Difference between revisions of "Flowers For Algernon"
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* The neuroscience certainly shows its age. We now know that dream-learning doesn't produce effective results, memory regression therapy is severely flawed, and the idea of tapping unused portions of the mind isn't
* The neuroscience certainly shows its age. We now know that dream-learning doesn't produce effective results, memory regression therapy is severely flawed, and the idea of tapping unused portions of the mind isn't .
Revision as of 15:03, 10 September 2019
Flowers For Algernon is a science fiction novel by Daniel Keyes, published in March, 1966. It was originally written as a short story and published in April, 1959, but Keyes, after winning an award for the story, expanded it to a full novel. The book is about a mentally disabled man named Charlie Gordon who undergoes a medical treatment that, not only fixes his disability, but turns him into one of the smartest geniuses in the world. The story revolves around his difficulties coping with the complexities of life both when disabled and as a genius.
Having heard about this book for years, I finally decided to give it a chance when I obtained an audio book version of it.
I do not own this book, but I have listened to an audio book recording.
— This section contains spoilers! —
- It's tragic, yet believable, to hear the horrors of Charlie endures by his mother, quack physicians, co-workers, and strangers when he's still disabled, all the while thinking of many of them as his "friends."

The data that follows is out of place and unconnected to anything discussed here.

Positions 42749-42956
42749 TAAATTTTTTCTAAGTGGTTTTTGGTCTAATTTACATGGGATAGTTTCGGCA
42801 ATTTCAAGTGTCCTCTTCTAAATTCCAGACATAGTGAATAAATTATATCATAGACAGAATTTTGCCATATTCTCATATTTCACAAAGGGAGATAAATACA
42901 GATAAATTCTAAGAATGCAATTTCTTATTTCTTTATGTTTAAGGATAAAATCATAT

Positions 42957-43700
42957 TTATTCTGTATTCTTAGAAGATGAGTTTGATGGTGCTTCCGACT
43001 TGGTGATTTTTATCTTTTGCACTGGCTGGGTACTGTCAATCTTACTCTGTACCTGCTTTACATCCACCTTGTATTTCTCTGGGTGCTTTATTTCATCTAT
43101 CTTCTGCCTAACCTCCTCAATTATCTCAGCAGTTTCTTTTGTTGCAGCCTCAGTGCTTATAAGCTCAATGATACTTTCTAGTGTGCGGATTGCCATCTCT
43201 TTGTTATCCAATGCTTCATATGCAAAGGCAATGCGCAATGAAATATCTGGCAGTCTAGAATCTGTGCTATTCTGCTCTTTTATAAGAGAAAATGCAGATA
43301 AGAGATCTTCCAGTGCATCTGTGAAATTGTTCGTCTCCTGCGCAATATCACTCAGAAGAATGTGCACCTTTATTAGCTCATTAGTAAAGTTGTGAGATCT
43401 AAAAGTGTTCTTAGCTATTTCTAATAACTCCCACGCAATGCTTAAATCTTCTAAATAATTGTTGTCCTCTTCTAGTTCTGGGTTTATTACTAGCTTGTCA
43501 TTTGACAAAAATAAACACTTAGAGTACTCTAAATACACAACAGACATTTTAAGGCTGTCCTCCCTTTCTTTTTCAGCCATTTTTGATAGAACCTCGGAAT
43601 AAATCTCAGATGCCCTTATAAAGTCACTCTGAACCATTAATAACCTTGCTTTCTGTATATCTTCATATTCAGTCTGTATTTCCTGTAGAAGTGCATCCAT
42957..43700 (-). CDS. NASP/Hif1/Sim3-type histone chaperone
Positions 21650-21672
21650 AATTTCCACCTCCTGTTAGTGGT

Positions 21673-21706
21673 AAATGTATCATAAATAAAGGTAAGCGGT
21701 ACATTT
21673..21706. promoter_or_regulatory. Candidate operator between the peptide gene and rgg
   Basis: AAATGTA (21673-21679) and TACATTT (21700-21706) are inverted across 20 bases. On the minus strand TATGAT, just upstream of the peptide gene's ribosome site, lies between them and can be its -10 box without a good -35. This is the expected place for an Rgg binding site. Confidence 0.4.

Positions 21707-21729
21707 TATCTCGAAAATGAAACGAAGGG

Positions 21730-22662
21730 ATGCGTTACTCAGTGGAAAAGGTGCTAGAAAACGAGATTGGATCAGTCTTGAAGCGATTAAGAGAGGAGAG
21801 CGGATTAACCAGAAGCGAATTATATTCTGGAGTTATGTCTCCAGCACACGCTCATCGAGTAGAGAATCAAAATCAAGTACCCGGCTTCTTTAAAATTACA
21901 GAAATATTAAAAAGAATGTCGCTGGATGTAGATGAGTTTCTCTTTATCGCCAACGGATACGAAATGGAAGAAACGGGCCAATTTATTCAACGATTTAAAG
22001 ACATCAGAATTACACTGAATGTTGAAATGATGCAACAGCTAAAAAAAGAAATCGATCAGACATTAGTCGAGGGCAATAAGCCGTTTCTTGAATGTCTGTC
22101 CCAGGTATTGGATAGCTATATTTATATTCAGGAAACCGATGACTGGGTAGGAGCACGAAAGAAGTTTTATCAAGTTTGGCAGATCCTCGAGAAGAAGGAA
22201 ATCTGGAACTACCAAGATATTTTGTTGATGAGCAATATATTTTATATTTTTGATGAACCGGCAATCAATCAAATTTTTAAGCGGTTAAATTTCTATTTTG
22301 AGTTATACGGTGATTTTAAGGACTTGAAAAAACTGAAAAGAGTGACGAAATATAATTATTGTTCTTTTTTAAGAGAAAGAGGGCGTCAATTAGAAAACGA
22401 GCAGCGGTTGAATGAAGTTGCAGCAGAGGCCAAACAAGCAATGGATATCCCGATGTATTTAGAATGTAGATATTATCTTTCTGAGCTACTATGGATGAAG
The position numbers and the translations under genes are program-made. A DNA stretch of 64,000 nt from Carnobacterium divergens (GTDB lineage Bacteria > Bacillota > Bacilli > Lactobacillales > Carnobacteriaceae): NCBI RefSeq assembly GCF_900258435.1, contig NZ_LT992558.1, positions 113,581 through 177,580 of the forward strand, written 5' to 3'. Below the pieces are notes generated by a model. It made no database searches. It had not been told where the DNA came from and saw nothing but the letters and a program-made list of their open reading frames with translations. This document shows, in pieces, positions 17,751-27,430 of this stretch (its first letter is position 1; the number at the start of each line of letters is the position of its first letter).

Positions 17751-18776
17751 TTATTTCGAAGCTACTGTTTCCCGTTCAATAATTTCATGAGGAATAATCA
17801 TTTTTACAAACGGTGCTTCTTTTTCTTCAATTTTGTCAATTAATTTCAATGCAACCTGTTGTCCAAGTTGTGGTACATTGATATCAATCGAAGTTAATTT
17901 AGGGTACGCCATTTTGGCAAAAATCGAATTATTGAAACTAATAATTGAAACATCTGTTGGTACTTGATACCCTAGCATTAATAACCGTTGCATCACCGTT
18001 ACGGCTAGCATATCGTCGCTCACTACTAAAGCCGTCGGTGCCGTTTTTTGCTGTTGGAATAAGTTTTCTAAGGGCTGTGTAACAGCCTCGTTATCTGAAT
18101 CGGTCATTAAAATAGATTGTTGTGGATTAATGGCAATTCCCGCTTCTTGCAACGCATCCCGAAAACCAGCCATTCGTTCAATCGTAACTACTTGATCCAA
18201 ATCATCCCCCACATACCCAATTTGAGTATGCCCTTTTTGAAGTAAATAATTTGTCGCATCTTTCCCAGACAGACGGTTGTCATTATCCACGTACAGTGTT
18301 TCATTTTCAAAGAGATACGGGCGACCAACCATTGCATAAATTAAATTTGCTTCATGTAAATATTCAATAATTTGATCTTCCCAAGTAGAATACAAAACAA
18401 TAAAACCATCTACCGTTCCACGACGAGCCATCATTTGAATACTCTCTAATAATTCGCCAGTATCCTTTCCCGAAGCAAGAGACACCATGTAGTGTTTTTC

- I like how Keyes demonstrates that geniuses often face as much stigma as mentally disabled people, because both are on such a different level intellectually. The frustrations Charlie has with people going too fast when his IQ was 60 remains when his IQ becomes 180 and he has to be patient with everyone.
- It's interesting to think that, countless facts and skills can be learned from a book, but it's practically impossible to teach something like interpersonal skills from a book.
- I prefer books that change my perspective about life, and this one certainly does. I felt ashamed about my own childhood teasing of mentally disabled people, and feel the need to change for the better.
- I love that it's pointed out several times that Charlie didn't suddenly become a person when he became smart, but that he was always a person, even when he wasn't much help to society.
- Since I value my brain above all other attributes, I found the slow, but unstoppable regression of intelligence to be a terrifying portion of the book.
- I like how Charlie, as he becomes more intelligent, also becomes less superstitious.
- The neuroscience certainly shows its age. We now know that dream-learning doesn't produce effective results, memory regression therapy is severely flawed, and the idea of tapping unused portions of the mind isn't possible since we use all of our minds.